The operation phase is the final stage of the process of preparation and construction which usually lasts for decades. During this phase, the infrastructure affects its surroundings with noise and light and pollution from traffic and maintenance, and it creates barriers to movement and splits species populations. Fauna mortality (roadkills, bird strikes with aircrafts, bird electrocution on powerlines), edge effect and habitat fragmentation are impacts that occur during this phase (Figure 2.5.1). During infrastructure operation, mitigation measures such as wildlife passages, fences and others are expected to fulfil their function.
For practical reasons, it is useful to divide this phase in an initial period of trial operation and a subsequent stander operation period:
- The initial period of trial operation, also called ‘guarantee period’ usually comprises the first 3–5 years and includes a testing operation, in which some technical details are still being adjusted and defects found during the final inspection are being remedied. Constructors are usually obligated to amend any failure that appears in this period. During this period monitoring is performed, specifically the ‘after construction’ stage of the three-phase monitoring programme. The effectiveness of implemented mitigation measures is also monitored. Post-project analysis is recommended and in some countries is a mandatory tool to ensure feedback as to whether implemented measures fulfil their purpose and the effects of operation are not worse than expected.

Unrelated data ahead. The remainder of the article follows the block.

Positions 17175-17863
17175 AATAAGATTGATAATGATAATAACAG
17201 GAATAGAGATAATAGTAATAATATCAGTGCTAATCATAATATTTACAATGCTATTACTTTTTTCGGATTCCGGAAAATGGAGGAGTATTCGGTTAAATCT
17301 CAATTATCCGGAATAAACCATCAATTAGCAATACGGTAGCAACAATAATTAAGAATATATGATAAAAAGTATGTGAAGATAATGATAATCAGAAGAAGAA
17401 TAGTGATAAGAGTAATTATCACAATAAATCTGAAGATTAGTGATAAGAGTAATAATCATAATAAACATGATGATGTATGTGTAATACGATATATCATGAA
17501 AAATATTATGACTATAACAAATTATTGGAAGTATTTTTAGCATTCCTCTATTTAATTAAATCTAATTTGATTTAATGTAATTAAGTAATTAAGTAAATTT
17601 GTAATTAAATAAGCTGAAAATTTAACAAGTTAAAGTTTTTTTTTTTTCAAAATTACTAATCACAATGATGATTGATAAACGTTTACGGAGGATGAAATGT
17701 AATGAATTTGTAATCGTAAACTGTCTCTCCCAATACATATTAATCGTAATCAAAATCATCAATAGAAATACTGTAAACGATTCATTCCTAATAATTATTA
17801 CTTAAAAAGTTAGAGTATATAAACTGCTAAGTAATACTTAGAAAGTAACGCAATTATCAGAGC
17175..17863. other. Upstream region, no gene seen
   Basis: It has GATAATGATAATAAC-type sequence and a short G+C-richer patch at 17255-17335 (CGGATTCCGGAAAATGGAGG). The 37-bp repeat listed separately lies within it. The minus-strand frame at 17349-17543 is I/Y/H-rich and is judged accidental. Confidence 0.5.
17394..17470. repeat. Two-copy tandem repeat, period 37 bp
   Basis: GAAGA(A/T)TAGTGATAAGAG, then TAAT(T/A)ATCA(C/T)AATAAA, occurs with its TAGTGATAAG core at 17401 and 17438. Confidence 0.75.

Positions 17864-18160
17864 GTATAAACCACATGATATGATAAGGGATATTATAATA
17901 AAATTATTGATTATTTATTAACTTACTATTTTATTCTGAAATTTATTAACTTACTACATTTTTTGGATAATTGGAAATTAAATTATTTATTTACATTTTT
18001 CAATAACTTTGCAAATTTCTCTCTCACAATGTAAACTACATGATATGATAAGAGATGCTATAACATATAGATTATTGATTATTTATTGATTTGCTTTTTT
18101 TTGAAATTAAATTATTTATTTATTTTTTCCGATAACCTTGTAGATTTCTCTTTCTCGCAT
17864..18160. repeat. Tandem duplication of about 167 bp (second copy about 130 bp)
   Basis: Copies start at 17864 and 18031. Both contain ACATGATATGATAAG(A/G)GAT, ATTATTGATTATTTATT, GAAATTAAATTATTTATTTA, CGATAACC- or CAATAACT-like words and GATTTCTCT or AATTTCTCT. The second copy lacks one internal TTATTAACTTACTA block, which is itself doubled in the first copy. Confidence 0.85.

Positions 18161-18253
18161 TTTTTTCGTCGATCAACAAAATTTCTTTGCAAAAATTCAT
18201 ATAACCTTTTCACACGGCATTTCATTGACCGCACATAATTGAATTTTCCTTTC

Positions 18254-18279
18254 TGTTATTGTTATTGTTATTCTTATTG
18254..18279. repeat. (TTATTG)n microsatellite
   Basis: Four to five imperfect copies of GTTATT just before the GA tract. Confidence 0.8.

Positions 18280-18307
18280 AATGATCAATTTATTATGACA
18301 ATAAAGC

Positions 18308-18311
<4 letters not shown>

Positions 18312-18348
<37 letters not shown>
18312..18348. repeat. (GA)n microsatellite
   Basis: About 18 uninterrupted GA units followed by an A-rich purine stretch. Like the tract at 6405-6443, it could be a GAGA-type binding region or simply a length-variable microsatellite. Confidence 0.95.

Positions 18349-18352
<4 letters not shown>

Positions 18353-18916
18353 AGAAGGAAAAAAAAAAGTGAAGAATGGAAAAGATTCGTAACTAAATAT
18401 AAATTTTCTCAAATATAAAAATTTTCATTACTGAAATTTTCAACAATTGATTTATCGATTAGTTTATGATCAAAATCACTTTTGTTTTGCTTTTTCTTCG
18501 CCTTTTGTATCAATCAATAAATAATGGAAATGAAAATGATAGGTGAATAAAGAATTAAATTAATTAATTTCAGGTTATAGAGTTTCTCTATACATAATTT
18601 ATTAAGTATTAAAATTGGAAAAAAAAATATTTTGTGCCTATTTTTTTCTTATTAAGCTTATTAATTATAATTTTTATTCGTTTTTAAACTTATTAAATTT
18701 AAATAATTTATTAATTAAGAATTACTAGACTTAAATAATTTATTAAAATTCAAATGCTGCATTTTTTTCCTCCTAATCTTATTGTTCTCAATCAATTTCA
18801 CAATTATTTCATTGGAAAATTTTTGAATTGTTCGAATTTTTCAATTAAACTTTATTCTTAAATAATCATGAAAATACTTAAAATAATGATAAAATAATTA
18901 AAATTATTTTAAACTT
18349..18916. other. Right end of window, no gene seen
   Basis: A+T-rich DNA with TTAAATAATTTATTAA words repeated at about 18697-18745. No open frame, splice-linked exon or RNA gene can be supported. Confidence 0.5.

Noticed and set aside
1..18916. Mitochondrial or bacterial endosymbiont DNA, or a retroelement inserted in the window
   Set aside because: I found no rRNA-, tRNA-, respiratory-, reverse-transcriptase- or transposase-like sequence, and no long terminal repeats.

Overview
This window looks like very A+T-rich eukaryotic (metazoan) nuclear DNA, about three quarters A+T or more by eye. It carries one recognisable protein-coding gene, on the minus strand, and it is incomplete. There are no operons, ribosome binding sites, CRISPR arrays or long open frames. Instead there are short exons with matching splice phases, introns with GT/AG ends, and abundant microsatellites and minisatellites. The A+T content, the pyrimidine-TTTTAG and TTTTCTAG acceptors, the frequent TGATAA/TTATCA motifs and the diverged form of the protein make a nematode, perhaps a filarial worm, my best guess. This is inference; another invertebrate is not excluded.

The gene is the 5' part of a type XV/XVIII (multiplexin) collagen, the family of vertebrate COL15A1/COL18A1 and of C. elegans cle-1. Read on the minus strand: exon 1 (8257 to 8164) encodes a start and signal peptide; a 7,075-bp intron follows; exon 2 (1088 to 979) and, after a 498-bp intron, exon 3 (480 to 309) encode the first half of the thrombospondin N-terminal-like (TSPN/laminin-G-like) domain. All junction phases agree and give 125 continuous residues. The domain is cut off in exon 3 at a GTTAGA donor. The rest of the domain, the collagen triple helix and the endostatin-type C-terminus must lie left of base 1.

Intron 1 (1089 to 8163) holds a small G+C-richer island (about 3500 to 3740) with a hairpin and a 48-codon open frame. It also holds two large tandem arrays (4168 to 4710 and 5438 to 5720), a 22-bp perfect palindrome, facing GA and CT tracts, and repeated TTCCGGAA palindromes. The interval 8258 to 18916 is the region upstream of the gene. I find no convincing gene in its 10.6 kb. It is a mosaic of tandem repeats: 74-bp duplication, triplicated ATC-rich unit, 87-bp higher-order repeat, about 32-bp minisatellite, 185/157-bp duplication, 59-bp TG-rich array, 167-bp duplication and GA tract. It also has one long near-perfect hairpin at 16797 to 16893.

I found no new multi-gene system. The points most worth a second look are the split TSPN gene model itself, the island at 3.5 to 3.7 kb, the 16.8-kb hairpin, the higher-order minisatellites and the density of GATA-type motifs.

- Maintenance is closely linked to the entire operation phase. Maintenance should not only ensure smooth and safe operation, but also keep all implemented mitigation and compensation measures functional. Monitoring and post-project analysis help continuously improve maintenance to achieve the maximum possible effect. The principles of environmentally oriented maintenance (focused on the ecological value of road verges) are described in Chapter 7 – Maintenance.
Key issues to be addressed
During the operation phase, it is important to implement the approved monitoring plan defined within the EIA that usually undergoes during the first 3 to 5 years. After this period maintenance of ecological asset must be carefully undertaken including the assessment of the effects of infrastructure operation and maintenance on species and habitats, particularly on threatened species and priority habitats. Monitoring of fauna mortality must be carried out, but also changes in distribution of species in the vicinity of infrastructure or the impacts of disturbance and pollution must be registered.